Open, affordable textbook efforts save students $4.8 million in potential costs

Penn State University Libraries' course reserves program, while not accounted for in cost savings by Penn State's Open and Affordable Educational Resources working group, is another initiative of the University Libraries to provide course materials to students at no additional cost to them. Details are available at Credit: Penn State University Libraries / Penn StateCreative Commons

UNIVERSITY PARK, Pa. — Strategic efforts by Penn State University Libraries faculty and staff over the past three years to lower or eliminate the cost of textbooks and other course materials has paid off — nearly 20 times over — in potential savings for Penn State students.

“Penn State’s novel, combined approach to lowering textbook costs through the use of both freely open and affordable, or low-cost, resources, is gaining notice in higher education nationwide,” said Rebecca Miller Waltz, University Libraries head of Library Learning Services and co-chair of the University’s Open and Affordable Educational Resources (OAER) Working Group. “However, even more impressive is the multifaceted breadth and depth of effort we are making across the University in growing open and affordable course materials for reducing students’ overall cost of attending classes and transforming education across the commonwealth.” 

Funded primarily by Provost Nick Jones with support from Penn State World Campus, University Libraries, Teaching and Learning with Technology, and Barnes & Noble, the initial investment of approximately $245,000 has saved students $4.8 million in potential expenses on textbooks and other course materials. The success from these initiatives has enabled an ambitious three-year plan to be extended to invest an additional $600,000. 

At the same time, faculty have greater access to open content online that they can revise and excerpt as they see fit to tailor their instructional content, giving them the flexibility to design lessons and assignments and embed content best suited to their teaching approach and environment. This adaptability of content has opened up the potential for new and cutting-edge approaches to instruction and learning.

What began as a 2016 report from an Open Educational Resources Task Force charged by the provost five years ago has evolved today into the OAER Working Group, co-chaired by Waltz and Ann Taylor, assistant dean for distance learning and director of the John A. Dutton E-Education Institute in the College of Earth and Mineral Sciences. The working group includes faculty, staff and student representatives from across the University. 

The working group’s efforts support Penn State’s strategic foundational goal of enabling access to education by lowering the cost of overall attendance. Among several concurrent initiatives making the group’s success possible:

  • Faculty development through the Affordable Course Transformation (ACT), a grant-based program, led by University Libraries and Teaching and Learning with Technology, helps support instructors in replacing high-cost published course material with “pedagogically sound open and affordable” content. ACT assists faculty in making materials available at no cost to students or for under $50. The ACT program, which is about to launch its third round of projects, already has helped instructors of 30 courses across 15 campuses either author or adapt course materials for classes in 19 subjects. Once this material has been created, future instructors can access and adapt it for their own instructional needs and for students’ access. An estimate of potential cost savings to students for this initiative alone exceeds $1,177,700.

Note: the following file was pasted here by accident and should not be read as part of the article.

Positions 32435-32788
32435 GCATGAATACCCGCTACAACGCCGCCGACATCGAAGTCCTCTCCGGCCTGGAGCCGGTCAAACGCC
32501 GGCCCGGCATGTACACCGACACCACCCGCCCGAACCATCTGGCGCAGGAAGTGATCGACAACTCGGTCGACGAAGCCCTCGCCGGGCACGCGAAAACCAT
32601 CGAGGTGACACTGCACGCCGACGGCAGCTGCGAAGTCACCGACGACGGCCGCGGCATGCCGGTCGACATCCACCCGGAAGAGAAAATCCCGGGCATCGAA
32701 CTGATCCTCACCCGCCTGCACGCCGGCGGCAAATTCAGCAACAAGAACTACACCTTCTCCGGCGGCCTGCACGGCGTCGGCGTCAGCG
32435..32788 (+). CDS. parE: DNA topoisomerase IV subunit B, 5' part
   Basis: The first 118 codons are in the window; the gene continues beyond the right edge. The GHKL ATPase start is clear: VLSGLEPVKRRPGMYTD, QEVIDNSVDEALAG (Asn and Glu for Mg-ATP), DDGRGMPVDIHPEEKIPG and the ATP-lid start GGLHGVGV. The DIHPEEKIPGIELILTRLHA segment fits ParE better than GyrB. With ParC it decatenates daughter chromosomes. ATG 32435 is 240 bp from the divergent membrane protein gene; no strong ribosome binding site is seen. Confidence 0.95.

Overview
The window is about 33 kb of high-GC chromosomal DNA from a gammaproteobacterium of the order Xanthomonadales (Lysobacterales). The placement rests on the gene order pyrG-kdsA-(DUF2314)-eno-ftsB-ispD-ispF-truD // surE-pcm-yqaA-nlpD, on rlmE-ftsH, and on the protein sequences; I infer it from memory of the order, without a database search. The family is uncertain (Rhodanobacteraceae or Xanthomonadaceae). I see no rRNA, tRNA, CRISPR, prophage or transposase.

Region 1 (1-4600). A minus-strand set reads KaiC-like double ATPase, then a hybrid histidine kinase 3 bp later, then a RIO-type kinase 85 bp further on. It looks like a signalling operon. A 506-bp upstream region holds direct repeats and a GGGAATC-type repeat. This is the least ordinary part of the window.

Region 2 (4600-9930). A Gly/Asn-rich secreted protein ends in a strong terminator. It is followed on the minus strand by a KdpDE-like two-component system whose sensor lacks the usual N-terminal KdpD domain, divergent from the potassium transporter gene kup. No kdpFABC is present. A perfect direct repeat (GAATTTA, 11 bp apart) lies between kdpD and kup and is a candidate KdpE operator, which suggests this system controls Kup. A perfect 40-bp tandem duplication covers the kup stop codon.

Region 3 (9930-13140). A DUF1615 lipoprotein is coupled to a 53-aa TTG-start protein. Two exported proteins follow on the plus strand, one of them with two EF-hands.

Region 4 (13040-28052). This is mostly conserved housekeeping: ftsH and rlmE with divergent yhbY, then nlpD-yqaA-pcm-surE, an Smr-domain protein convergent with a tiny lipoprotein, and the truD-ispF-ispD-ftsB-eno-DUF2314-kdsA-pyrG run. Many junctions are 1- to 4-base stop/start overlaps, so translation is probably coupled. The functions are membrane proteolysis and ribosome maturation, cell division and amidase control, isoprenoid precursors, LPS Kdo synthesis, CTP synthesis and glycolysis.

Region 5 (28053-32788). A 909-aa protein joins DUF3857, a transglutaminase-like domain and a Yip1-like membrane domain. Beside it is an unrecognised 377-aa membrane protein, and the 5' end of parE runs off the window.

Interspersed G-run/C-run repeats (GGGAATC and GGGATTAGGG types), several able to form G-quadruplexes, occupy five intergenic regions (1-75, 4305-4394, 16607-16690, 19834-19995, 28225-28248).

• A Libraries-licensed e-textbook pilot program for World Campus courses, initiated in fall 2017. Through the fall 2019 semester, 355 e-books replaced traditional textbooks and were made available for 296 World Campus courses for an overall online student potential cost savings of $3,277,637. These e-books have been placed into the University Libraries’ catalog for unlimited perpetual use, so residential course instructors and individual students also are able to access them, extending potential savings for additional students in the future.
  • During the 2018-19 year, the e-textbook pilot expanded to include residential courses from the College of Information Sciences and Technology and the College of Engineering — the University’s largest college by enrollment, exceeding 8,000 undergraduates. While the first pilot program among University Park campus engineering students alone included only 35 e-books among 13 courses, their impact was significant. The total potential savings those e-books provided to students exceeded $266,560.

For more information about Open and Affordable Educational Resources at Penn State, visit To learn about additional Open at Penn State initiatives being led by the University Libraries and its partners, visit

Penn State faculty interested in adding e-textbooks to their courses are encouraged to reach out to their subject liaison librarian or campus librarian. For a list of contacts, visit

Last Updated February 13, 2020